Well this past Saturday, Gail and Sue made the trip north to try to help find a side saddle to fit one of my horses. After roughly 5 hours, we came close, but there were no carrots to be had. Sigh...these saddles are extremely hard to fit.

We tried a Wayne Steele on Normandie. It was fitted and Gail mounted up for an inaugural ride. Normandie walked off alright, but then got half way down the side of the ring and did a little cow kick, almost like he was swatting a fly. It might have been, but then he did it again...this time in protest. Apparently the saddle rolled a little and it started digging his withers. Normandie is stoic when it comes to a lot of things; however, he is quite expressive when something isn’t right.

Gail dismounted and we headed back for the aisle to try the second saddle, a nice Mayhew. Normandie was learning patience as he stood in the aisle and waited while the balance girth was set and then it was out to the ring for a second test.

This one fit him a little better especially in the withers. Bob helped with a “pony” ride; Normandie followed him allowing Gail to concentrate on fit and feel instead of worrying about what Normandie was thinking. The saddle had new flocking and the packing down caused the cantle to dip low creating an uphill slope on the saddle; back to the aisle.

We took the saddle off and bridle again and Norm stood on the cross ties while Sue, super saddler that she is, took the saddle to her car and opened up the padding and began adding more wool. She stitched it up, and we were off to the ring again for another test ride.

Another swing and a miss; it rode better, but the saddle would still roll to the left as you rode. So, the consensus was to wait and try it out on other horses to see if it was a fundamental issue with saddle or something else.

So, Jenn still has no saddle, but we’re still working on it. Sue is cogitating on the problem and we’ll see what happens.

Since they were up my way and I had heard that there was a side saddle at a local saddle shop, we took a quick road trip and it was quite educational. The side saddle is an example of caveat emptor (buyer beware). I will address this in my next post.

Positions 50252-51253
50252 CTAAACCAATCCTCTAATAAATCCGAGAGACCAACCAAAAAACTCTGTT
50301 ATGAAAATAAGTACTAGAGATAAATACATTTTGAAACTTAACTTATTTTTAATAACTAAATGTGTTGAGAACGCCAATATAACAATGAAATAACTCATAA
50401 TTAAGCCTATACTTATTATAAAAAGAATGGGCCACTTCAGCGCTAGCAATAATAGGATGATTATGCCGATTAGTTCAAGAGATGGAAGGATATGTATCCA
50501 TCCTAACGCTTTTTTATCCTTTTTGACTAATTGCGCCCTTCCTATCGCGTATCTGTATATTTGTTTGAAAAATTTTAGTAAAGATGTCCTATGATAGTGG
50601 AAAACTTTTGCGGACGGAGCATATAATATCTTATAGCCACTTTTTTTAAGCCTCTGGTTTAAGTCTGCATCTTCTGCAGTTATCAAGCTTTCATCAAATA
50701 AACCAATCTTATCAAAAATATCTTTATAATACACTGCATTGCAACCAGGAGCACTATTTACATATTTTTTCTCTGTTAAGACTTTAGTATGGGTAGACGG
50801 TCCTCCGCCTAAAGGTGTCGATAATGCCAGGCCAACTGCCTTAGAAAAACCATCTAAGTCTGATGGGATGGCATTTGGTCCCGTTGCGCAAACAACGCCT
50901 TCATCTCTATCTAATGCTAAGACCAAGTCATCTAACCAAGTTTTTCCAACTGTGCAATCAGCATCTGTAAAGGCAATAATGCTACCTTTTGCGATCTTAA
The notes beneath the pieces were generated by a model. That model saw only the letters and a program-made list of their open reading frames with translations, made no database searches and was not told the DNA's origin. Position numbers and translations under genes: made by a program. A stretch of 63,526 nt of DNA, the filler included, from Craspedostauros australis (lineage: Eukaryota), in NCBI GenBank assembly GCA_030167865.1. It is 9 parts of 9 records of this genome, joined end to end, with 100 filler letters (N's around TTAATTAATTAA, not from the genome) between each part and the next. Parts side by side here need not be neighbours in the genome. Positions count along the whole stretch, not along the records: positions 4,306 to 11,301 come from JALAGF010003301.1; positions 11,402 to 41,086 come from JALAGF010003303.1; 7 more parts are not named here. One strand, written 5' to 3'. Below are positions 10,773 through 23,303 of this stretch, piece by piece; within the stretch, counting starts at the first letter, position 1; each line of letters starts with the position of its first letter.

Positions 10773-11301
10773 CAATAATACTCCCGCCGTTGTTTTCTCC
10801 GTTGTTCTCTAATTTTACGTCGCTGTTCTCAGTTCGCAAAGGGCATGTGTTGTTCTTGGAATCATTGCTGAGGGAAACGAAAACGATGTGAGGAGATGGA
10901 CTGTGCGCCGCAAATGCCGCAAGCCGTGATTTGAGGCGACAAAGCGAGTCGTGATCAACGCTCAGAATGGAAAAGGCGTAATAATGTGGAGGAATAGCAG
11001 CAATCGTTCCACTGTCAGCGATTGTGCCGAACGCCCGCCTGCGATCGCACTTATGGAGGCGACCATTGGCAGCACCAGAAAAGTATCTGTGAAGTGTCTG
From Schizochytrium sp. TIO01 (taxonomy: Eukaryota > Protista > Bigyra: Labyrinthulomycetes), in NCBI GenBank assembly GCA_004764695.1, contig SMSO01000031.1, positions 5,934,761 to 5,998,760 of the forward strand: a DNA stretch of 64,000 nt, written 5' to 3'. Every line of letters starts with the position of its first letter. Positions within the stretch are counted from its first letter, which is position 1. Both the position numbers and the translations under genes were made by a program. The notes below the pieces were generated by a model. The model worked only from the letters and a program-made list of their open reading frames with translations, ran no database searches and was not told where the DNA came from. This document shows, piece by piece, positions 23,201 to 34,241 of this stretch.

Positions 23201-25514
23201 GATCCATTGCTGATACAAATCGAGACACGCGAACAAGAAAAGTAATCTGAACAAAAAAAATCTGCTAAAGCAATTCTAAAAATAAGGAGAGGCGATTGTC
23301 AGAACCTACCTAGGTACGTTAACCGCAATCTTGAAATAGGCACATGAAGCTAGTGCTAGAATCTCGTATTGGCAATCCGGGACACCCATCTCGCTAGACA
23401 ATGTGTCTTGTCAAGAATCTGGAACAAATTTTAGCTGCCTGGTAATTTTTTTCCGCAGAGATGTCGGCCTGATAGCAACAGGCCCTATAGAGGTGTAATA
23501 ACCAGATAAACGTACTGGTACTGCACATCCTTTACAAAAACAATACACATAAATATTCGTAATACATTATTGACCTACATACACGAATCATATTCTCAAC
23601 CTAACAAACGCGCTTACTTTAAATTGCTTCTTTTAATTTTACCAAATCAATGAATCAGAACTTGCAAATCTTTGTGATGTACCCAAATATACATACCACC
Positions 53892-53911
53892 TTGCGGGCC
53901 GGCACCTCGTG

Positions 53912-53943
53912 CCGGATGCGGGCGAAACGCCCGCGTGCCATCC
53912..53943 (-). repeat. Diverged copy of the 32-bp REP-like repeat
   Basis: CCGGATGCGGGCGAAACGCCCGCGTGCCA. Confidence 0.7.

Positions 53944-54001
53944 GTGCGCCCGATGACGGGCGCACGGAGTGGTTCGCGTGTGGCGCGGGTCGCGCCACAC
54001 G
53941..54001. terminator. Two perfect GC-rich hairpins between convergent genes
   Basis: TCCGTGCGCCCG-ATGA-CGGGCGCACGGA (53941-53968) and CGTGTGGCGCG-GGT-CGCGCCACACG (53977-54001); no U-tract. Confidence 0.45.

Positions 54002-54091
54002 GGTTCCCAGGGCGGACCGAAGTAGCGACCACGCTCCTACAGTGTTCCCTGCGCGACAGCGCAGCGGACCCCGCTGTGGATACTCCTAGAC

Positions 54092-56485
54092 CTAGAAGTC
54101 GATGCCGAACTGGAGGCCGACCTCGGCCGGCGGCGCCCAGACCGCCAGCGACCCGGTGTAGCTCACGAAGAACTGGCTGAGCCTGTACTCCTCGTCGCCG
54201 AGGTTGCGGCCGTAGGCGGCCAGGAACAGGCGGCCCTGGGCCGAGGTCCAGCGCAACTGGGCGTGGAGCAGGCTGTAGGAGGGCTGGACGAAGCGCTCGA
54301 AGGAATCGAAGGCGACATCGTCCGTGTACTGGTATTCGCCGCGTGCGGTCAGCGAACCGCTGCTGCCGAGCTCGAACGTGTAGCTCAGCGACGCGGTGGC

Wednesday, May 6, 2009

Pisanello Bit Completed

We've always wanted to have a medieval bit made for presentations and to further our understanding of the medieval riding experience, and to improve the overall impression in the field. After looking at several bits and some of the best renderings from artists of the time period, we settled on the drawings of Italian artist Antonio di Puccio Pisano (aka Pisanello d.1455).

This first image is a sketch that detailing the action of the bit and the horse's mouth. You see faint indications of the shank shape. The mouthpiece appears to be a thick snaffle type. You can also see a very simple leather or fabric "curb" with a 'T' connection that goes through one of the bit rings.

The next image gives a clearer view of the bit's shape, purchase, and connections. It also shows the almost ubiquitous bosses. You can also see another example of a curb "chain". In this case it looks like a leather/fabric type that has chain on the ends. You can also see the two types of reins and where they are connected.

When working with the professional bit maker here in the US, I submitted outlines and original images and after a brief exchange of functionality, a price was agreed upon (this is a custom bit). Within a day of the final drawings being submitted, the bit maker sent the next photo. It details the shank lengths and he was offering me a choice of which length I wanted to go with.

The original bit was supposed to be 8" inches to fall more in line with Normandie's 7 shank Myler. However, the image that we provided suggested that the bit in the original art was a little longer. So, after a quick discussion, we decided to go with the longer shanks.

This is the result, the complete bit.

From the time that we designed, discussed, and had the bit in hand was 3 business days. One of those was the shipping.